Enablement of our customers
To support customers in making purchase decisions, T-Systems determines the ecological impacts of its products and services and provides this information transparently. For example, to determine the carbon footprints of products, T-Systems uses an impact measurement approach in accordance with the Group-wide Impact Measurement Blueprint, that also includes social and economic factors. It looks at the entire value chain. An important factor in impact measurement consists of the positive carbon-footprint impacts our customers realize through the use of T-Systems’ ICT products. To provide orientation for our product developers, T-Systems is currently creating a “Low Product Carbon Footprint Guideline.” The Guideline’s purpose is to assist developers in minimizing the carbon footprints of new and existing products. Such efforts have been paying off: In 2021, a market analysis of the Information Services Group (ISG) found T-Systems to be a “leader” in sustainability and decarbonization services in Germany and the Nordic countries.
In the year under review, T-Systems brought new offerings to the market that have a specific focus on sustainability on the customer side.
- With “Syrah Sustainability” software, for example, companies can monitor the development of their sustainability indicators. The software, which has dashboard functionality, and is oriented to the UN’s Sustainable Development Goals (SDGs), assists companies in collecting and evaluating relevant data.
- The “Energy Dashboard”, which T-Systems is developing, is a tool for transparent emissions calculation. It shows customers the carbon footprint, in real time, of the IT infrastructure they are currently using.
- Also, T-Systems now offers “EcoShift”, an app for calculation of the carbon footprints related to employee commutes.
- In addition, in the year under review, Detecon International, a T-Systems subsidiary, further expanded its consulting area “Sustainability Consulting.” It supports companies comprehensively in sustainability-oriented activities, starting from the very early stages of their sustainability development and from the development of an environmental strategy.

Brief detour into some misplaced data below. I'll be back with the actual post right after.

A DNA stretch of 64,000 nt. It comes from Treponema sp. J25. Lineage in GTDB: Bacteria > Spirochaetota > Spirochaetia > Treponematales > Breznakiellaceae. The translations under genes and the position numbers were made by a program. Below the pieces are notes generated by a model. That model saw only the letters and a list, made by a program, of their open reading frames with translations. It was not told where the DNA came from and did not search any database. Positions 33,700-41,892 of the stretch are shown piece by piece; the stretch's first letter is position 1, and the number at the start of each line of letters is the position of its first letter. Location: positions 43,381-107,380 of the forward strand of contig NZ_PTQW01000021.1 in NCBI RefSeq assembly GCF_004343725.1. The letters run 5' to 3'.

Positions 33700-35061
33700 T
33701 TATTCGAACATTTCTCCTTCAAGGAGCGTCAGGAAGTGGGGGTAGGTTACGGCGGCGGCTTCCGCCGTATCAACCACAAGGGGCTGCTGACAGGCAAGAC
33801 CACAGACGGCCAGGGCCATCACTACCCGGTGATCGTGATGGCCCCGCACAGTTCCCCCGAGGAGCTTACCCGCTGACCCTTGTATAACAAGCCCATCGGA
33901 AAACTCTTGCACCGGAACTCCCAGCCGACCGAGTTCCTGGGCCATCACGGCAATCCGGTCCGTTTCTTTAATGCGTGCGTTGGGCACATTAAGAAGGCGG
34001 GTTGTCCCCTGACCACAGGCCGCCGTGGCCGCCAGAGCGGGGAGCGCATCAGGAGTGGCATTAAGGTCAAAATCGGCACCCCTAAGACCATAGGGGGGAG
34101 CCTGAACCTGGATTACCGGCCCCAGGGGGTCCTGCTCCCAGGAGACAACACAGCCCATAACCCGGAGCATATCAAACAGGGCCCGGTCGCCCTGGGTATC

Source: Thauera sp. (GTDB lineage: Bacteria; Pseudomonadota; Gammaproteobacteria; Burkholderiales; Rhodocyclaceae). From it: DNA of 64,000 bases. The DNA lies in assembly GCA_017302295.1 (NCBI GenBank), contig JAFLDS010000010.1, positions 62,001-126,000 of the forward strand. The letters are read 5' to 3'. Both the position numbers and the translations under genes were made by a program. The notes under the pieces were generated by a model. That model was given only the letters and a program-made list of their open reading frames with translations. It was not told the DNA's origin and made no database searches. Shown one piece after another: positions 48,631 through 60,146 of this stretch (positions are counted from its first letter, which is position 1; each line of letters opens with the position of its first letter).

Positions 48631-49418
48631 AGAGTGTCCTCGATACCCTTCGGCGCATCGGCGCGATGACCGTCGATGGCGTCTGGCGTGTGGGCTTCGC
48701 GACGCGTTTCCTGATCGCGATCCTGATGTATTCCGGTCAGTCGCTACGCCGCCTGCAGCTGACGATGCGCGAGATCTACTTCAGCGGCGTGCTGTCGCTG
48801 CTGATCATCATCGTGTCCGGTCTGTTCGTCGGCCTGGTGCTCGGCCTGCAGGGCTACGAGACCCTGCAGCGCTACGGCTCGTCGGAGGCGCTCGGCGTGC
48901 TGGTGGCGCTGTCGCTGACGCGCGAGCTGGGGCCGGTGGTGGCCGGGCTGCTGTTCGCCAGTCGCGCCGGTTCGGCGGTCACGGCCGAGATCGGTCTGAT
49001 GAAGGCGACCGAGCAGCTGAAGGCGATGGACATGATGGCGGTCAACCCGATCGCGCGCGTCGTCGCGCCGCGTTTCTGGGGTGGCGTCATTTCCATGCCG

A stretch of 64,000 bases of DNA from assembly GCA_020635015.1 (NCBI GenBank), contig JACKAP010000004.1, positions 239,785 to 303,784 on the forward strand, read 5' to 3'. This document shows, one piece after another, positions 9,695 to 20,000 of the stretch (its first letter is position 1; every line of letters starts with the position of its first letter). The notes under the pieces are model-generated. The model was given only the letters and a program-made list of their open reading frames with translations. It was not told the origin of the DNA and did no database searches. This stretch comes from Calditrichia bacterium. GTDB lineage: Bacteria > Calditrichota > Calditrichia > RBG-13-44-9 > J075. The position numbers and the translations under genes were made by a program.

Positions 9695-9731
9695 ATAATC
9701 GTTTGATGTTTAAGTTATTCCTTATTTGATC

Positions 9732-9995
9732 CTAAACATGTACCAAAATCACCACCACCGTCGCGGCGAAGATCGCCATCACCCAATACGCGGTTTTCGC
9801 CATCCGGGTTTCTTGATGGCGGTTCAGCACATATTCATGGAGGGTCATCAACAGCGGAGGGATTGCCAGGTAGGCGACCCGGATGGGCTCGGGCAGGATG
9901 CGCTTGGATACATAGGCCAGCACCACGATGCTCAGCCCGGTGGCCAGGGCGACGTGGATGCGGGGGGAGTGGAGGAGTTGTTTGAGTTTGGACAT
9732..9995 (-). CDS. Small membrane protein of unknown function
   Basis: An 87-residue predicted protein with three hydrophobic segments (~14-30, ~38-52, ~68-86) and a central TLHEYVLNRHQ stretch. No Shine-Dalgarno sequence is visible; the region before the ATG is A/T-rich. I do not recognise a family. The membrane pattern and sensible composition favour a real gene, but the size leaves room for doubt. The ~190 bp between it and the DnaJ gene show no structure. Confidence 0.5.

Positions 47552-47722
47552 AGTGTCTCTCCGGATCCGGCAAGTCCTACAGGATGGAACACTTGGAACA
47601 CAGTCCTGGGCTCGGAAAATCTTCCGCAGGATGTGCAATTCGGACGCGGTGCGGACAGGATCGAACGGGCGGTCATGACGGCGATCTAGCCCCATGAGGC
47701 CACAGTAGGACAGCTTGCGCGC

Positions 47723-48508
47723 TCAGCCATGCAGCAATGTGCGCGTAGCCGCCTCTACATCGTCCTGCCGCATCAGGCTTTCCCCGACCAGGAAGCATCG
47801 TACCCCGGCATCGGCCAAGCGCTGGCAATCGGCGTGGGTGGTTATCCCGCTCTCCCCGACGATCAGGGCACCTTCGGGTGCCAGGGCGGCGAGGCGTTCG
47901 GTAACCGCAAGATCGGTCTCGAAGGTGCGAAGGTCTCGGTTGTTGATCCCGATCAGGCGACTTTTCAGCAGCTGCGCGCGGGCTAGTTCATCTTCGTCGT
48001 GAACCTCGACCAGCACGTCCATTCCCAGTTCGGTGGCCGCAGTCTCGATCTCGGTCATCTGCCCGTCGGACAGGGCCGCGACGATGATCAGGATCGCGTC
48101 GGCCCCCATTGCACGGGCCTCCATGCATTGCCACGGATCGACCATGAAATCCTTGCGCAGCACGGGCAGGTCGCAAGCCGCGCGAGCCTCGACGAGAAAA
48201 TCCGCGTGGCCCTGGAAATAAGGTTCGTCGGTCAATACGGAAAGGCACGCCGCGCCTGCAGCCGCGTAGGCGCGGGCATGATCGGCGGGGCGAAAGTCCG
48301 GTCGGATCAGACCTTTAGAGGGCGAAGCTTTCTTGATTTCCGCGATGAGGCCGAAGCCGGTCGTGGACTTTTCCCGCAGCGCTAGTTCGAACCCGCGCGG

Reducing our own ecological footprint
With a view to reducing its CO2 emissions in an effective way, T-Systems has determined a baseline figure for the base year 2019 and identified its largest emissions sources. In addition, it has initiated a range of further analyses, including impact assessments taking account of product-related emissions during products’ service lives, and including emissions generated on the customer side. These will identify areas that present particular potential for reducing the ecological footprint. In 2021, T-Systems intensified its interactions with hardware suppliers, with a view to reducing the carbon footprints of supplied components and to contributing to achievement of the Group’s climate goals.
CO2-emissions reductions in operations
The Group-wide conversion of all of the Group’s own buildings to renewable energy by the end of 2021 also extends to T-Systems’ data centers. The centers use electricity from renewable energies, and one data center in Spain is fitted with its own photovoltaic system. We are also gradually making the data centers more energy-efficient, with the aid of innovative technologies and artificial intelligence. For example, the well-water cooling system at the data center in Munich has been optimized with the help of an AI system. In 2021, T-Systems joined the Climate Neutral Data Centre Pact. With this move, it has committed to making all of its own data centers, and the externally operated data centers within its sphere, climate neutral by 2030. Also, in the year under review, it launched a research initiative in cooperation with the Fraunhofer Institute for Factory Operation and Automation IFF, with the aim of developing measures to make its data-center operations more sustainable. This effort also extends to the overall aim of enabling data centers to become energy self-sufficient, via intelligent interaction between renewable energy generation, power storage and flexible management of current loads.
Raising employee awareness
Employees also play an important role in reducing our carbon footprint at T-Systems. To this end, T-Systems is reducing business travel and relying on videoconferencing for meetings. In addition, the company’s employees, at all of its production sites, and in all countries in which it is located, are being made more aware of the need to think and act with an orientation to sustainability (the company is doing this, for example, by promoting alternative mobility solutions, participating in “action days” focused on sustainability, participating in sustainability-oriented workshops, and providing information about ways to reduce power and resources consumption). These efforts are being supported by employee initiatives focused on sustainability, such as the “Green Team” in Brazil and a sustainability program in Hungary that has over 80 “green volunteers.”
T-Systems is aiming to make its fleet of vehicles more sustainable – with the help, in particular, of greater reliance on e-mobility. In February 2022, it published a revised “e-car-only car policy” that defines additional steps toward greener mobility.